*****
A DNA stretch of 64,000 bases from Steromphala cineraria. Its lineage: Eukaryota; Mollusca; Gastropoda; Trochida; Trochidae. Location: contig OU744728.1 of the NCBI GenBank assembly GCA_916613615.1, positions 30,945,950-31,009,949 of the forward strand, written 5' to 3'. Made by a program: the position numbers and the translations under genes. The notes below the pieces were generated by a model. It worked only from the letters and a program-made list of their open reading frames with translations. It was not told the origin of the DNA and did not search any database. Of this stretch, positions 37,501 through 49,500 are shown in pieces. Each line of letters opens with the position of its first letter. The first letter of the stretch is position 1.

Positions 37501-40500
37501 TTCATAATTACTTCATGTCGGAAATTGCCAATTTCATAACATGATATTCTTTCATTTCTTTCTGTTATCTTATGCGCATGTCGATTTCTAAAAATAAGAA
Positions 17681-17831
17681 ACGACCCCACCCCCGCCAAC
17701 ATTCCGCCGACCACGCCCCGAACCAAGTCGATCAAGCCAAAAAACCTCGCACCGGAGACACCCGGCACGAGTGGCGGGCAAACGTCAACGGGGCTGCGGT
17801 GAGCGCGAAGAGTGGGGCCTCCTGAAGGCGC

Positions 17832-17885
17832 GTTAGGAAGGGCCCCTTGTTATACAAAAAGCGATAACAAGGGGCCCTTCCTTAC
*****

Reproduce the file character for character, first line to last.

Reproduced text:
A DNA stretch of 64,000 bases from Steromphala cineraria. Its lineage: Eukaryota; Mollusca; Gastropoda; Trochida; Trochidae. Location: contig OU744728.1 of the NCBI GenBank assembly GCA_916613615.1, positions 30,945,950-31,009,949 of the forward strand, written 5' to 3'. Made by a program: the position numbers and the translations under genes. The notes below the pieces were generated by a model. It worked only from the letters and a program-made list of their open reading frames with translations. It was not told the origin of the DNA and did not search any database. Of this stretch, positions 37,501 through 49,500 are shown in pieces. Each line of letters opens with the position of its first letter. The first letter of the stretch is position 1.

Positions 37501-40500
37501 TTCATAATTACTTCATGTCGGAAATTGCCAATTTCATAACATGATATTCTTTCATTTCTTTCTGTTATCTTATGCGCATGTCGATTTCTAAAAATAAGAA
Positions 17681-17831
17681 ACGACCCCACCCCCGCCAAC
17701 ATTCCGCCGACCACGCCCCGAACCAAGTCGATCAAGCCAAAAAACCTCGCACCGGAGACACCCGGCACGAGTGGCGGGCAAACGTCAACGGGGCTGCGGT
17801 GAGCGCGAAGAGTGGGGCCTCCTGAAGGCGC

Positions 17832-17885
17832 GTTAGGAAGGGCCCCTTGTTATACAAAAAGCGATAACAAGGGGCCCTTCCTTAC